'On Time' guest host looks like winner, producer says Talent search: 'Very accessible' Aleta Parrish will appear this morning on Channel 13.

On the Air

March 03, 1996|By Chris Kaltenbach | Chris Kaltenbach,SUN STAFF

Aleta Parrish, who will be the guest host on today's edition of WJZ's "On Time" public-affairs show, isn't sure she's ready for the big time.

But as far as Patrick Onley, the show's producer, is concerned, she's on her way.

"There is something about her that is very accessible," Mr. Onley says of Ms. Parrish, one of two winners of the show's recent guest-host contest. "This must be what people saw in Oprah."

That's a flattering comparison for the 39-year-old Ms. Parrish, who would love to be host of a show like "People Are Talking," which Oprah Winfrey and Richard Sher steered while Ms. Winfrey was working for WJZ back in the late 1970s and early 1980s.

"I like talk shows, but not some of the ones that are on now; they're just too gross for me," she says. "What happened to shows like the one Oprah and Richard had when she was here?"

Speaking from her job as an accountant at Baltimore City Community College last week, she was still a little shocked by the good fortune that led the show's producers to choose her and Aaron Bryant from among the 40-plus entries in the " 'On Time' Guest Host Contest."

"I was really surprised," she explains. "There were so many people. The other ladies, they were so great. One had written a book, and it was just being published. Another one had written a play. Another one was a reporter for the Afro over in Washington."

But none of them will bring more to the show than Ms. Parrish can bring, says Mr. Onley, the producer.

"She seems like a Baltimore woman, that's what it comes down to," he says. "She's not particularly glamorous, but she's engaging and very affable. She represents what you like best about people in this market."

As of Wednesday, the soon-to-be-host had yet to practice for her appearance, during which she'll share duties with regular host Michael Cryor.

"I've been writing up questions," she says, laughing a little nervously. "I've been watching the morning shows, Joan Lunden, Bryant Gumbel, trying to see what their technique and style are. And I've been watching 'Dateline' every night."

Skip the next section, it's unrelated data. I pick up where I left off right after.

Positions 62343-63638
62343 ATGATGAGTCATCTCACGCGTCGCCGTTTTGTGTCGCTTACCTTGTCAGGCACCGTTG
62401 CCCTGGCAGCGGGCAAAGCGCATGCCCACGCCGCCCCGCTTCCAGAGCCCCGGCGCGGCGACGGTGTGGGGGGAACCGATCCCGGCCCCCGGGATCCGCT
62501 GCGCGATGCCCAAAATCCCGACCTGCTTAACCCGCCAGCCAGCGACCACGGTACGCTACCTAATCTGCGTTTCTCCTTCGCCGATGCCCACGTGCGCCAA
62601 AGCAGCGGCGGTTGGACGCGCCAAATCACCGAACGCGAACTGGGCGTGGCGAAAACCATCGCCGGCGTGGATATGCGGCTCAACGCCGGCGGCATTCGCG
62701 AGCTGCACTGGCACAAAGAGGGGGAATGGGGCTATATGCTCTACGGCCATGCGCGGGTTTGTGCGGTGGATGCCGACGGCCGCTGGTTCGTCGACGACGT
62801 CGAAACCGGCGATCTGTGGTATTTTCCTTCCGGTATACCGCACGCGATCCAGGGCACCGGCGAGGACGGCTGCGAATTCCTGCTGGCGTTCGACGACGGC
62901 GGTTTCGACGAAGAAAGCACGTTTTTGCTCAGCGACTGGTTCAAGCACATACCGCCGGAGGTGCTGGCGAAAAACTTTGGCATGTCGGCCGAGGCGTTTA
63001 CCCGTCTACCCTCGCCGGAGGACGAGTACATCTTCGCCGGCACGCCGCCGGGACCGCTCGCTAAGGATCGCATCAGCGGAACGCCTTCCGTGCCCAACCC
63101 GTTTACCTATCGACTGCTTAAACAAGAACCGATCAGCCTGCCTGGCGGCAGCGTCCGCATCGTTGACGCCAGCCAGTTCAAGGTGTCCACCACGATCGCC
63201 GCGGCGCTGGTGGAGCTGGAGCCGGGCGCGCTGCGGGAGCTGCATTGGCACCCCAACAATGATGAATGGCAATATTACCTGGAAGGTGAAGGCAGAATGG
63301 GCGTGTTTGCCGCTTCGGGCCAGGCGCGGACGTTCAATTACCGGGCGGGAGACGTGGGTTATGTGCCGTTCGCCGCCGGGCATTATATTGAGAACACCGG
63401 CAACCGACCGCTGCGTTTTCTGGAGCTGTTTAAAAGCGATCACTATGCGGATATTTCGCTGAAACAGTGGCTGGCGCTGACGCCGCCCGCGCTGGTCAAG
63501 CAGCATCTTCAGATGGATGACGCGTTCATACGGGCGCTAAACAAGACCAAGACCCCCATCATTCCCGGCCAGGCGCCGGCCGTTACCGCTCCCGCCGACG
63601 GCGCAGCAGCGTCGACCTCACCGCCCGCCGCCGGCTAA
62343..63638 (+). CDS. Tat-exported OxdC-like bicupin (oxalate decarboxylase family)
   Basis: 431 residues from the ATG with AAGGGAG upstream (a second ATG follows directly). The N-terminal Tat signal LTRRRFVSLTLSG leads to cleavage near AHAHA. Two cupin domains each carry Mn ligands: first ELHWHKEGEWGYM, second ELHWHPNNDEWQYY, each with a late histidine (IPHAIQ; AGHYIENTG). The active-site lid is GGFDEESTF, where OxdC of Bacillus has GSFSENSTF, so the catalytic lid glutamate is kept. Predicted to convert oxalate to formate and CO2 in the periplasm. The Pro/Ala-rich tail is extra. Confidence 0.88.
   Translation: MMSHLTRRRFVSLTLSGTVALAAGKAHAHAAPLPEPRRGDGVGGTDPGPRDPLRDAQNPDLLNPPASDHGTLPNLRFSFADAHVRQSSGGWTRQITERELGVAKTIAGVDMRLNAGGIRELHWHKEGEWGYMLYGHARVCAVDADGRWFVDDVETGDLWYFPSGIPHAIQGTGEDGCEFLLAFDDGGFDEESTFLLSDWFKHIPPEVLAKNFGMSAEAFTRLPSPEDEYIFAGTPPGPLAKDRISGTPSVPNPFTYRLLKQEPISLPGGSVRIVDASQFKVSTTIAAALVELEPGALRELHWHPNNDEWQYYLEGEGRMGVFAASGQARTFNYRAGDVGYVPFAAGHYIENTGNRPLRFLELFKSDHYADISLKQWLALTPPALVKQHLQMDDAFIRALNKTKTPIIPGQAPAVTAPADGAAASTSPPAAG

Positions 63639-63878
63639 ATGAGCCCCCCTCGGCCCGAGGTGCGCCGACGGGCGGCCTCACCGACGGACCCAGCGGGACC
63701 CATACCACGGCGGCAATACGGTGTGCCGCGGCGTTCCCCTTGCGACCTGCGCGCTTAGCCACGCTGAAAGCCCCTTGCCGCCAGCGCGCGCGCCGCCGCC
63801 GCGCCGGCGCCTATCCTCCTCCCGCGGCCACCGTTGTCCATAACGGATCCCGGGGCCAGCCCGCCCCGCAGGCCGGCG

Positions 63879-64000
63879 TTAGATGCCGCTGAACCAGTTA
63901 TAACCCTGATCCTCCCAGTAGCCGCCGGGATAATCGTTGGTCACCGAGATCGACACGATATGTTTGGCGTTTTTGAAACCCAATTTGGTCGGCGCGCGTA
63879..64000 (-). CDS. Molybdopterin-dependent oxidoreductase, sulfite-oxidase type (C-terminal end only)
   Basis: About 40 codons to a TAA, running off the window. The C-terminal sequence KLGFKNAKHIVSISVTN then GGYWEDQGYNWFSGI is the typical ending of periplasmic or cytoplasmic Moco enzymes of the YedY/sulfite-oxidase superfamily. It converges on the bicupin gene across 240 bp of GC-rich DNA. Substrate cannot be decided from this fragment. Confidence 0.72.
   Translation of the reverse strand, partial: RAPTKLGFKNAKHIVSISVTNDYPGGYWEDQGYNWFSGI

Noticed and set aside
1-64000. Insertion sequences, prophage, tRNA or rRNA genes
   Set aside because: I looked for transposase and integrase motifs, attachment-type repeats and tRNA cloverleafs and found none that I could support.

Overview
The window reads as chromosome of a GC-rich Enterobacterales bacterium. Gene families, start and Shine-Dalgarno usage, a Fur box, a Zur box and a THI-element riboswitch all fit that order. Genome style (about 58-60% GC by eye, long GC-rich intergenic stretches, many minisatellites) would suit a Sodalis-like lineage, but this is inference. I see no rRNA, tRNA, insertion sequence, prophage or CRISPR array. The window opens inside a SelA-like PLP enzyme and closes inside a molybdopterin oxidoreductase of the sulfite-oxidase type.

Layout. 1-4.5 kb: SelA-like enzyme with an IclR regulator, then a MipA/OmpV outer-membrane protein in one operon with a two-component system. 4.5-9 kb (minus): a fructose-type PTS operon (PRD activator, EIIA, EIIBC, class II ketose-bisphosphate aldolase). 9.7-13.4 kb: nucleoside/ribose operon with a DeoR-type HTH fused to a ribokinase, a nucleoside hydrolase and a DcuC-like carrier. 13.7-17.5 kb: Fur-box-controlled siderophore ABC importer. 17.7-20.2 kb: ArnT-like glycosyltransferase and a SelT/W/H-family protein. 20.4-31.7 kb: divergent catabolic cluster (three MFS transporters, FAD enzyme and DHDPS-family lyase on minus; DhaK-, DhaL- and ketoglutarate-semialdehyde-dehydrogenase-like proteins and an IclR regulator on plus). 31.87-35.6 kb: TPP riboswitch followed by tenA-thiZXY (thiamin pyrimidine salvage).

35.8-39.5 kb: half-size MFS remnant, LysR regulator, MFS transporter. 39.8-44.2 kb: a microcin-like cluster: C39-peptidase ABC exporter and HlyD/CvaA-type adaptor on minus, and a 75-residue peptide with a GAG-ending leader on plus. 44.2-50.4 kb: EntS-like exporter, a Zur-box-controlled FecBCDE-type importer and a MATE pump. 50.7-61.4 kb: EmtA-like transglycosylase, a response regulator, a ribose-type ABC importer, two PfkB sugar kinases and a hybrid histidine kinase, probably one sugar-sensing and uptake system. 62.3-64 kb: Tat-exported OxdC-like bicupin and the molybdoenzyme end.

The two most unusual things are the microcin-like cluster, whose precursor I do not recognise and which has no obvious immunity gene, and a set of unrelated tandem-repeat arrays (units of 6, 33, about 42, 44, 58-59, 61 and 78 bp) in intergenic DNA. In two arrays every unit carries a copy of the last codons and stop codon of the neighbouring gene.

At least she's been doing her homework.

You can see the results when "On Time" airs from 11 a.m. to 11:30 a.m. today on Channel 13.

The show will include interviews with Henry Holmes, the Baltimore man who angrily removed his son from day-care at the Social Security complex in Woodlawn after seeing the youngster wearing a dress; Shawnette Alston, a Baltimore fifth-grader whose mother, Pearl Brown, was killed just before Christmas when a Jeep Cherokee ran through a red light outside the Meyerhoff Symphony Hall and plowed into her on the sidewalk; and Gary Vikan, director of the Walters Art Gallery, who will discuss the museum's "Lasting Impressions" exhibit, which looks illustrations for children's books aimed at an African-American audience.

Aaron Bryant, the other contest winner, will appear on next week's show alongside regular host Angela Stribling.

Two smooth hours

Looking for some smooth sounds to help wash down your Sunday brunch?

How do two hours of such jazz artists as Quincy Jones, Bobby Caldwell, David Sanborn, Anita Baker and the Jazzmasters sound?

"Smooth Jazz Brunch," debuting at 10 a.m. today on WLIF-FM (101.9), will feature a mixture of jazz forms found nowhere else on Baltimore radio, WLIF program director Gary Balaban promises.

D8 The show will air from 10 a.m. to noon every Sunday.

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